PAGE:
This sense of uncertainty about what we see is brilliantly created in the opening image of Andy Farrell's excellent revival of The Birthday Party. Designer Simon Banham gives Meg and Petey's living-room a disconcertingly double character. The pottery ducks on the wall look as lumpish as the wooden table that squats centre stage, but, bleached and scoured in the acidity of Paul Colley's lighting, the room as a whole has a real, if fluorescent, seasidey feel. What's more, at first, the room looks to be dissolving as Colley ripples horizontal light through the mobile strips of a fly-curtain to give walls and ceiling the evanescent shimmer of water. Add the subtle distortions of the convex wall-mirror - in which we can just glimpse our distant selves - and here is a perfect scenic realisation of the play's uncertainties.
Uncannily too, the characters all seem slightly too big for their setting. As Stanley, whose myopia is not only literal, Rupert Holliday Evans seems like, and has the deportment of, a lighthouse. Labouring over his cornflakes, John Jardine's stolidity as Petey seems to smother half the room, and Doreen Mantle as Meg, her apron tied high above her waist, tippy-toes about as though negotiating a doll's house. All this supplies the sense of claustrophobia, but also of their sometimes comic, mostly painful ham- handedness.
For all their unexplained omnipotence, the sinister visitors Goldberg and McCann prove similarly maladroit. As McCann, Kieran Cunningham looks a very heavy heavy, and his mind is equally weighed down. There is a deep, sexual discomfiture about him, perhaps glancingly illuminated by Goldberg's quip about his only having been defrocked six months ago. Even Goldberg, whose spiel commands everyone, is shown by Malcolm Hebden to be obscurely wounded, his repetitions upon his lost mother and wife, real or imagined, aching with his sense of homelessness. Both are so ill-at ease all they can do is search for victims, just as Meg and Petey are so numbingly settled they cannot find the energy or means to love. No moment is more telling here than when Petey suddenly says to Stanley, as Goldberg and McCann take charge of him, "Don't let them tell you what to do!" then subsides feebly into his chair. The sense that comes over so strongly from this illuminating production is that we have reason to fear both these kinds of weakness - in others and in that mirror.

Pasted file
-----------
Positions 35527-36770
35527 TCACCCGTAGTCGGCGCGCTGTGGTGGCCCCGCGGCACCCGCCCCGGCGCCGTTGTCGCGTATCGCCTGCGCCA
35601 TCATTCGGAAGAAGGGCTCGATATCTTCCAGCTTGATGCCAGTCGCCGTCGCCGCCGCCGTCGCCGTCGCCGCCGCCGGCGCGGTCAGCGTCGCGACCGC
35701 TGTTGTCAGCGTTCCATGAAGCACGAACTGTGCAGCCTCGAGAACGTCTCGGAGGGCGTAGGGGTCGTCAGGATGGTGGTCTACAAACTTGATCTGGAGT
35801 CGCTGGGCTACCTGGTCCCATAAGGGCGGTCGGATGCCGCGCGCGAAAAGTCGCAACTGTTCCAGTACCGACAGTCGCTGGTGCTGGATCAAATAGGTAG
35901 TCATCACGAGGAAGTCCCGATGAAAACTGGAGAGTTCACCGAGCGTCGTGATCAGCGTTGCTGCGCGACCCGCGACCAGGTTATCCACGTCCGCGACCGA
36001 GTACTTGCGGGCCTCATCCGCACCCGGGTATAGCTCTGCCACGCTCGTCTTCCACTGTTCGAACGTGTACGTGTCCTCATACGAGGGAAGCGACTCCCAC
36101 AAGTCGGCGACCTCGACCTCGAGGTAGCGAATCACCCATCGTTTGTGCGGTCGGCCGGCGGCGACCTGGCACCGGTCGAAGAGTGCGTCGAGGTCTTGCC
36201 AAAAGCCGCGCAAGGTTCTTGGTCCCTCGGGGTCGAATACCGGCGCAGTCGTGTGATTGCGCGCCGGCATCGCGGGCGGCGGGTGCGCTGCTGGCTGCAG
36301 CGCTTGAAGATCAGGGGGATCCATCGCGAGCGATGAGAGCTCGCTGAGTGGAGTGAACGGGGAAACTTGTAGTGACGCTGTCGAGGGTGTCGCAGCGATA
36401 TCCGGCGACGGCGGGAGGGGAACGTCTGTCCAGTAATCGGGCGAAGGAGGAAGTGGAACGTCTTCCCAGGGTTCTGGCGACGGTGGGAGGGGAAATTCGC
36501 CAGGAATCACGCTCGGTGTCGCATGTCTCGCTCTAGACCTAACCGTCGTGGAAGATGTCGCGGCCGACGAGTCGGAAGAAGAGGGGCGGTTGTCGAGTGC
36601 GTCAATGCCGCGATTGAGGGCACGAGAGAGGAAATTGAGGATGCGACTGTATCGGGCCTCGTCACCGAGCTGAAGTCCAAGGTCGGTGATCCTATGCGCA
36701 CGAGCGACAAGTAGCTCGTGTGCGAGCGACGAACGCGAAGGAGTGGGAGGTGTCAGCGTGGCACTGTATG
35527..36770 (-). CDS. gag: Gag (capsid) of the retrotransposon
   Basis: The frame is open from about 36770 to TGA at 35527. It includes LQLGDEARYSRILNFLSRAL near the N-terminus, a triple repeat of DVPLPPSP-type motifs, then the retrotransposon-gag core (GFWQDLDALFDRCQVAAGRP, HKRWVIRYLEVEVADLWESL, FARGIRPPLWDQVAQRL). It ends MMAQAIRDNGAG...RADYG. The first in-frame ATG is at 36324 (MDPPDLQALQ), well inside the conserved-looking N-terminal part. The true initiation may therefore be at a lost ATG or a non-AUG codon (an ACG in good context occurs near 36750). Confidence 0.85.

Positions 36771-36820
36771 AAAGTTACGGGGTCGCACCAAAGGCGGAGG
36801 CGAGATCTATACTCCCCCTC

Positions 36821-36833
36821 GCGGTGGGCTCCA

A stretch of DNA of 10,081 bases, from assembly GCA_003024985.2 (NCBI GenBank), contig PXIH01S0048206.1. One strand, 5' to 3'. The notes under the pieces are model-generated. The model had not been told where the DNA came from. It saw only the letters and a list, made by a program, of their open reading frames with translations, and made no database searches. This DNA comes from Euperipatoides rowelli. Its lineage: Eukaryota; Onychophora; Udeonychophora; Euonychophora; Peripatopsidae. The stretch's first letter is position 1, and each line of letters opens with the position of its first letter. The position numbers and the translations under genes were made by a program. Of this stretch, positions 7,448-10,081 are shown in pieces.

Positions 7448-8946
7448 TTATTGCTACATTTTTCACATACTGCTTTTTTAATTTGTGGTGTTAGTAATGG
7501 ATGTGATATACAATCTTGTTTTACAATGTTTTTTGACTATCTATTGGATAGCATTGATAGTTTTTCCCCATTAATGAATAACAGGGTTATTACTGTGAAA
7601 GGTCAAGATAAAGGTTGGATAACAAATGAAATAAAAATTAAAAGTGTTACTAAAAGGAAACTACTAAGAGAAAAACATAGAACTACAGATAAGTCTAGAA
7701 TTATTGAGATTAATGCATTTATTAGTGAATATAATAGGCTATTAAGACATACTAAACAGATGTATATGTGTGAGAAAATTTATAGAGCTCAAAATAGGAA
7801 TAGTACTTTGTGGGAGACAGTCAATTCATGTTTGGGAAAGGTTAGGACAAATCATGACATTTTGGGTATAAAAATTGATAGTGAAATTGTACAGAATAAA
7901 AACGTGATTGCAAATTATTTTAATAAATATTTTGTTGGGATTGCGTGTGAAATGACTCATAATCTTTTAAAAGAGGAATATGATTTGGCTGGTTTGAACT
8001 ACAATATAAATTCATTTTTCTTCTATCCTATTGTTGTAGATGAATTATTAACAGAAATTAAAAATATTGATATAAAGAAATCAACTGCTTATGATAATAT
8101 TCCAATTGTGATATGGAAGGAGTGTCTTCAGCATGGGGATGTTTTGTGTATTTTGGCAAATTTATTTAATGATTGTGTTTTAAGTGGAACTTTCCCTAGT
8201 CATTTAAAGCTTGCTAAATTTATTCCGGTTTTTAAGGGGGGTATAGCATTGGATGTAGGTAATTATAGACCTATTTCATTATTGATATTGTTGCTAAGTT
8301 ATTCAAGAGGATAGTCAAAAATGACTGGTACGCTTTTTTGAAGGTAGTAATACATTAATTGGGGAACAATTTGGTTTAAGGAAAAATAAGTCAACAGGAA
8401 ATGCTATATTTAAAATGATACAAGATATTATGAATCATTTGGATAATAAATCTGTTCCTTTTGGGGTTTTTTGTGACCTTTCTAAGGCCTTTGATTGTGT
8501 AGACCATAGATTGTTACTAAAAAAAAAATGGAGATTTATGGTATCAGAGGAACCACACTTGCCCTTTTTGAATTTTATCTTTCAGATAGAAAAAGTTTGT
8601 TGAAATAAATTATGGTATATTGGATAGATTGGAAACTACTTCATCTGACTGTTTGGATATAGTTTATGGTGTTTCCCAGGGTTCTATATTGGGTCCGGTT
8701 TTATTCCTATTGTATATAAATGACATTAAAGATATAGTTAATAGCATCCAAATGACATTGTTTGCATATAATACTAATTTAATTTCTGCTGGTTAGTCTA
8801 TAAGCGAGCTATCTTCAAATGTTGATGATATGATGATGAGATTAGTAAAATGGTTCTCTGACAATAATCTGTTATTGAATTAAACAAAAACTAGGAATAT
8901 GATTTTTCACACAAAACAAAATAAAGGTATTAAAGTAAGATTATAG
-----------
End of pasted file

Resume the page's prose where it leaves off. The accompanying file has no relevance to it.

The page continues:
To 22 Feb (0161-274 4400)
Jeffrey WainwrightReuse content